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Part of the French Revolutionary Wars
USS Constellation
From top to bottom: USS Constellation vs L'Insurgente; U.S. Marines from the USS Constitution board and capture the French Privateer before spiking the cannons of the Spanish fort
Date 1798–1800
Location Atlantic Ocean, the Caribbean, the Indian Ocean, and the Mediterranean

Convention of 1800[1][2]

  • Peaceful cessation of Franco-American alliance
  • End of French privateer attacks on American shipping
  • American neutrality and renunciation of claims against France

 United States


Commanders and leaders
John Adams
George Washington
Alexander Hamilton
Benjamin Stoddert
Paul Barras
Napoléon Bonaparte
Edme Desfourneaux
Victor Hugues
André Rigaud
A fleet of 54 including:
18 Frigates
4 Sloops
2 Brigs
3 Schooners
5,700 Sailors
and Marines
365 privateers
Unknown fleet size
Unknown number of Sailors and Marines
Casualties and losses

Before U.S. military involvement:

  • 28 killed
  • 42 wounded
  • 300+ merchantmen and their cargoes captured
  • 22 privateers captured
  • Over 2000 merchant ships captured in total

After U.S. military involvement:

  • 1 ship captured
    (later recaptured)[3]
  • 54+ killed
  • 43+ wounded


  • Unknown


  • Hundreds killed or wounded
  • Several French privateers and warships captured or destroyed


  • Unknown
  • 1 fort captured

The Quasi-War (French: Quasi-guerre) was an undeclared war fought almost entirely at sea between the United States of America and the French Republic from 1798 to 1800. After the toppling of the French crown during its revolutionary wars, the United States refused to continue repaying its debt to France on the grounds that it had been owed to a previous regime. French outrage led to a series of attacks on American shipping, ultimately leading to retaliation from the Americans and the end of hostilities with the signing of the Convention of 1800 shortly thereafter.


The Kingdom of France had been a crucial ally of the United States in the American Revolutionary War since the spring of 1776, and had signed in 1778 a treaty of alliance with the United States of America against Great Britain. But in 1794, after the French Revolution toppled that country's monarchy, the American government came to an agreement with the Kingdom of Great Britain, the Jay Treaty, that resolved several points of contention between the United States and Great Britain that had lingered after the end of the American Revolutionary War. It also contained economic clauses.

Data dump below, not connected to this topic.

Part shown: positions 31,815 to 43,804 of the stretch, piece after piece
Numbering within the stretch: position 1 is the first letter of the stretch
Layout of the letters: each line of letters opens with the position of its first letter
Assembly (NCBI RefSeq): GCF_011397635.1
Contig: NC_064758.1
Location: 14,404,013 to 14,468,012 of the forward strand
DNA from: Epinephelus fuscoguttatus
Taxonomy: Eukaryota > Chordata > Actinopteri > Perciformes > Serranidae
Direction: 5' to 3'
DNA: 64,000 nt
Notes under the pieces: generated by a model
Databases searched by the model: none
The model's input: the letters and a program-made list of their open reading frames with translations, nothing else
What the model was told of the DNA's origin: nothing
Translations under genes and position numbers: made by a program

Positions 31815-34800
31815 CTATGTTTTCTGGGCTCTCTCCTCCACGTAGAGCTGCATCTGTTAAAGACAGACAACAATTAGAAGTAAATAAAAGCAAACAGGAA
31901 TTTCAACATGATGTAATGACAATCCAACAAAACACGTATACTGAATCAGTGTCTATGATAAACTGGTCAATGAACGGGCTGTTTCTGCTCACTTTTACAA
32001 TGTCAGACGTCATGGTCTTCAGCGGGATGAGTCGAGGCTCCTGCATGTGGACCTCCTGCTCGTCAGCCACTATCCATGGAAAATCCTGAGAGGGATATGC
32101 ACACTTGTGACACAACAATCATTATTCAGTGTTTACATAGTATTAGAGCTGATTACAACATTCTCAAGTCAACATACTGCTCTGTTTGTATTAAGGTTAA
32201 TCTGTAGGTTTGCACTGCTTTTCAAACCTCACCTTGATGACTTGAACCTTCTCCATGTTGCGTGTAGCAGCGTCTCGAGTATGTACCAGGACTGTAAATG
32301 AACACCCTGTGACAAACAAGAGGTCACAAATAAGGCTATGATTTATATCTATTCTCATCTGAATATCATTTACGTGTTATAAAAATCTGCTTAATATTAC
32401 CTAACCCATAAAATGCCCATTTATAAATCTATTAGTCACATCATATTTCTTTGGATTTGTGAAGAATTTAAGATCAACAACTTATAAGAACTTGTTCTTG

The United States had already declared neutrality in the conflict between Great Britain and revolutionary France, and American legislation was being passed for a trade deal with Britain. When the U.S. refused to continue repaying its debt using the argument that the debt was owed to the previous government, not to the French First Republic, French outrage led to a series of responses. First, French privateers began seizing American ships trading with Britain and bringing them in as prizes to be sold. Next, the French government refused to receive Charles Cotesworth Pinckney, the new U.S. Minister, when he arrived in Paris in December 1796. In his annual message to Congress at the close of 1797, President John Adams reported on France's refusal to negotiate a settlement and spoke of the need "to place our country in a suitable posture of defense."[4] In April 1798, President Adams informed Congress of the "XYZ Affair", in which French agents demanded a large bribe before engaging in substantive negotiations with United States diplomats.

Meanwhile, the French Navy was inflicting substantial losses on American shipping. On 21 February 1797, Secretary of State Timothy Pickering told Congress that during the previous eleven months, France had seized 316 American merchant ships. French marauders now cruised the length of the Atlantic seaboard virtually unopposed. The United States government had nothing to combat them, as the Navy had been abolished at the end of the Revolutionary War and its last warship was sold in 1785. The United States had only a flotilla of small revenue cutters and a few somewhat neglected coastal forts.[5]